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TriplePLandscaping
07-14-2005, 10:55 PM
next week we will be starting a project for a customer. her backyard has an inground pool that is raised on a slope as compared to the backyard. her problem is that the soil around the pool is eroding down and lessening the slope. heres where we come in, we will be installing an 85 linear foot long versa-lok wall that runs the direction of the backyard then makes a 45 degree turn to the right then straight then another 45, so basically three straight sections. the middle 18 foot section will be 3.5' high and then the grade goes up for the two ends so that the wall height will only be 2 feet. behind the wall we are doing the standard drain tile set up with a #57 fill then dumping soil to make the area between the wall and the pool level(slight grade for washoff). and now with the area between the pool and wall will have flagstone installed(customer's minds change all the time) So between the pool and wall is approx. 11 feet. so a total of 817 sq. feet of flagstone. with 5 3'x3' planters cut out of the flagstone. the total cost of the job is approaching 7 thousand mayb more. just wanted to know if anyone has any advice id appreciate it.

mbella
07-14-2005, 11:21 PM
Is this your job or do you work for somebody?

TriplePLandscaping
07-15-2005, 10:07 AM
this is my job

mbella
07-15-2005, 12:59 PM
The price is approaching $7000.00? You should be well beyond $7000.00 and I don't need to know your operating costs to know that. Here is a pic of one we finished recently. The square footage is a little more than yours, but there wasn't any flat work, just the wall. The price was more than $7000.00 and remember, NO Flagstone.

TriplePLandscaping
07-15-2005, 07:36 PM
the approx. sq. footage for the wall face is 231.5 feet which figures to be 347 blocks, and remember these blocks weigh 82 pounds a piece. ive wanted to charge more but my partner is always paranoid about losing customers and is willing to work for cheap.

RedWingsDet
07-15-2005, 07:58 PM
mbella... wall looks great... I just have a question... shouldnt they be stagered more? it seems like the seams are to close to eachother

mbella
07-15-2005, 08:06 PM
the approx. sq. footage for the wall face is 231.5 feet which figures to be 347 blocks, and remember these blocks weigh 82 pounds a piece. ive wanted to charge more but my partner is always paranoid about losing customers and is willing to work for cheap.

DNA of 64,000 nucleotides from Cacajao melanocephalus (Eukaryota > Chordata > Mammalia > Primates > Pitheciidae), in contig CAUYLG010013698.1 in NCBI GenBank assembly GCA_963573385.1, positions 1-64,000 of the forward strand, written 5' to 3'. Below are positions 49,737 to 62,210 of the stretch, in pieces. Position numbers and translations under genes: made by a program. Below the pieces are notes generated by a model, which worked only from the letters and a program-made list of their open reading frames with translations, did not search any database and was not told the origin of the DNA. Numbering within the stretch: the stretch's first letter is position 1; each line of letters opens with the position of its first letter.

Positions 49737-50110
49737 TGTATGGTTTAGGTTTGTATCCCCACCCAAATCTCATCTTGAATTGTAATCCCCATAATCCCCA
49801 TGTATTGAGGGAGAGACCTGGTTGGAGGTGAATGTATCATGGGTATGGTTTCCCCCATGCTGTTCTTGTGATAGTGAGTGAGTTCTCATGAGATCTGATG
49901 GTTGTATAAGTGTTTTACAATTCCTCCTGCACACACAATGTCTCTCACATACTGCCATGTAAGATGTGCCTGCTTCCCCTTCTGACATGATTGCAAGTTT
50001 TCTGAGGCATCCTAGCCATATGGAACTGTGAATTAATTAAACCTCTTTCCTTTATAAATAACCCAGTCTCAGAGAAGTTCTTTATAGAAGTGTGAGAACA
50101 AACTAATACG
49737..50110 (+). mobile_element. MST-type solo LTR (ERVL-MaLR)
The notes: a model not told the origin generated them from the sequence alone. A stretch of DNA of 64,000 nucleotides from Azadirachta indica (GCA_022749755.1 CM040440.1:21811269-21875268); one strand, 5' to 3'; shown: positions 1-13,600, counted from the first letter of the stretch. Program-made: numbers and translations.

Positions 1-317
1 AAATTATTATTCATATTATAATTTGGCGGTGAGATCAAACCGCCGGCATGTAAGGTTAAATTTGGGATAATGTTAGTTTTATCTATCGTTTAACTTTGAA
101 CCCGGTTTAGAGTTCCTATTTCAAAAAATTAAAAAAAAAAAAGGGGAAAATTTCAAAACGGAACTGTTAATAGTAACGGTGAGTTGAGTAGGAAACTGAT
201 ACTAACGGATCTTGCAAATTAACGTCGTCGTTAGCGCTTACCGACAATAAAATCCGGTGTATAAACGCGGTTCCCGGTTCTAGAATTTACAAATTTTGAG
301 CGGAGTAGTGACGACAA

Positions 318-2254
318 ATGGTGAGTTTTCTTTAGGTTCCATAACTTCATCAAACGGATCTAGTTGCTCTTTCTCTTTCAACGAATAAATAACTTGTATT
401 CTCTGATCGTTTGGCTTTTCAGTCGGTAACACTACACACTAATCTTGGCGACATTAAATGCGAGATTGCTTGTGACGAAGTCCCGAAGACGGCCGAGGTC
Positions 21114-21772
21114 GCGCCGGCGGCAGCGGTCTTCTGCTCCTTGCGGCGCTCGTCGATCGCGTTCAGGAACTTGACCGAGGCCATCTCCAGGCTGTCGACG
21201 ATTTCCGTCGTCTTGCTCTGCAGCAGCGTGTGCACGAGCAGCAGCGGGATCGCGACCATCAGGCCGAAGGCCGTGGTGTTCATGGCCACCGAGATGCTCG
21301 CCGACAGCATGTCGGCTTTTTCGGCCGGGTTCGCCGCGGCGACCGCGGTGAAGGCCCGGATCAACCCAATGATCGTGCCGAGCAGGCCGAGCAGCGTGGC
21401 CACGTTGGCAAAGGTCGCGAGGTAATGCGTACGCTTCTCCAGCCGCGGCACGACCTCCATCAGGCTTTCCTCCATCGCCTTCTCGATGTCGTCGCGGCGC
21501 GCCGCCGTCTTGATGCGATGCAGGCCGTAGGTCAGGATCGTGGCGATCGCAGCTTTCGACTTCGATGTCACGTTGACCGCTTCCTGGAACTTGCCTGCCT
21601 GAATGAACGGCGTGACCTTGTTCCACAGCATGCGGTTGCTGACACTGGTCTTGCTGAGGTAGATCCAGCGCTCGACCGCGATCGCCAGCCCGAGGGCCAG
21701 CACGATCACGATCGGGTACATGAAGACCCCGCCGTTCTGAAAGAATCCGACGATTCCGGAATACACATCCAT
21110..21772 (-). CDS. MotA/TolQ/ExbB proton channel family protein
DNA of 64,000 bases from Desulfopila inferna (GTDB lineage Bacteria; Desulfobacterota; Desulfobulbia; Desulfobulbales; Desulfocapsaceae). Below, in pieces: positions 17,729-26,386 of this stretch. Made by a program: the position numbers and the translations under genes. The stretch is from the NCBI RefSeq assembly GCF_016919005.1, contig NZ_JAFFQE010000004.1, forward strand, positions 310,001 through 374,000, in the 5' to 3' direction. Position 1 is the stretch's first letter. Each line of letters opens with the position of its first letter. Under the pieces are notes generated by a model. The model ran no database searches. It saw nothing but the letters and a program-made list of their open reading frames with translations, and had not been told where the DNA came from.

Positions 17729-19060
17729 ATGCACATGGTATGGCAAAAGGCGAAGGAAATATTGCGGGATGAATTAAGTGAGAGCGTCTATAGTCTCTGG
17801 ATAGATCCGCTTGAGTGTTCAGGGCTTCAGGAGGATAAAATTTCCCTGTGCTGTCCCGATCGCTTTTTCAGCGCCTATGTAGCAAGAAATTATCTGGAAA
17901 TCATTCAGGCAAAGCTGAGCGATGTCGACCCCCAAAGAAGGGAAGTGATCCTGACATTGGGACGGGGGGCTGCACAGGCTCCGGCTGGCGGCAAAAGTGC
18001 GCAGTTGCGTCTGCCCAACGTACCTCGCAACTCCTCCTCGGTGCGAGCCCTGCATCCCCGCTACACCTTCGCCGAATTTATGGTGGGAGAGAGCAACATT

That wall you see in the pic is 238 sq. ft. and is Versa Lok. So, I do remember that they weigh 82 pounds. I don't see your point.

Anyway, your numbers are WAY off. I can understand how you could do the wall for $7000.00. That's reasonable. However, the entire project? That is ridiculous, regardless of your numbers, location or anything else.

mbella
07-15-2005, 08:41 PM
mbella... wall looks great... I just have a question... shouldnt they be stagered more? it seems like the seams are to close to eachother

Mark, staggering or laying a running bond is best. However, a perfect running bond is not essential. We try to keep the joints staggered at least a few inches.

What your not seeing in that pic is the batter or where the wall begins. The wall comes off of the pool deck at a 90. It then does another 90 and into a curve. The straight run that comes off of the pool deck is perpendicular to the curve that you're seeing to the right side of the pic.

Well, that straight run batters back into the part of the wall you're seeing and it throws off the staggering of the joints. The only way to maintain a perfect running bond on a wall like that is to do more cutting than I care to do. It's not necessary.

NNJLandman
07-16-2005, 12:21 AM
TriplePLandscaping- Your wall job should be way beyond the cost of $7,000.00. The installation of the wall alone should be around $6,000.00. I would say this job should be around $10,000.00 with equipment, materials, and labor to be profitable.

Mbella- That job looks really good, keep up the good work.

Mark- You'll find that with most walls when you try spacing the block in the middle/staggered more that once you make a turn its almost impossible. Also I have found with many wall systems as you go on the blocks tend to get closer together even if you try to space them.

Jeff

TriplePLandscaping
07-16-2005, 10:44 AM
i completely agree with all of you that our price should be alot higher than what it is. like i said earlier, we are only in our second year as a company and my partner is really paranoid about losing jobs to sitcker shock and is willing to work for very cheap in order to not lose the customer. when i priced the job out myself i was around 9500, for the entire project, 7000 was a compromise with him. as we build our customer base, i hope that he will let me do more of the pricing as i'm more experienced with this line of work having a 6 year background in construction and masonry work. so mbella i not trying to argue with you b/c i agree with you, and i def. dont want to be labeled a lowballer.

mbella
07-16-2005, 12:22 PM
Triplep, your price is beyond lowballer, it's ridiculous. Anyway, be careful. If you guys do nice work and you get referrals, what price do you think those referrals will expect? If you try to get your prices where they should be, that's when the real sticker shock will happen. Those referrals are going to say, "but my friends job was only x amount of dollars, why is mine so high?"

With this kind of work, you don't want to get referrals because you are cheap. You want to get them because you do nice work.

TriplePLandscaping
07-17-2005, 06:40 PM
thanks, mbella, ive never that about that side of the coin. i will be having a talk with my partner to discuss future projects. i dont want to be constantly stuck in a cycle of nice projects/cheap payouts.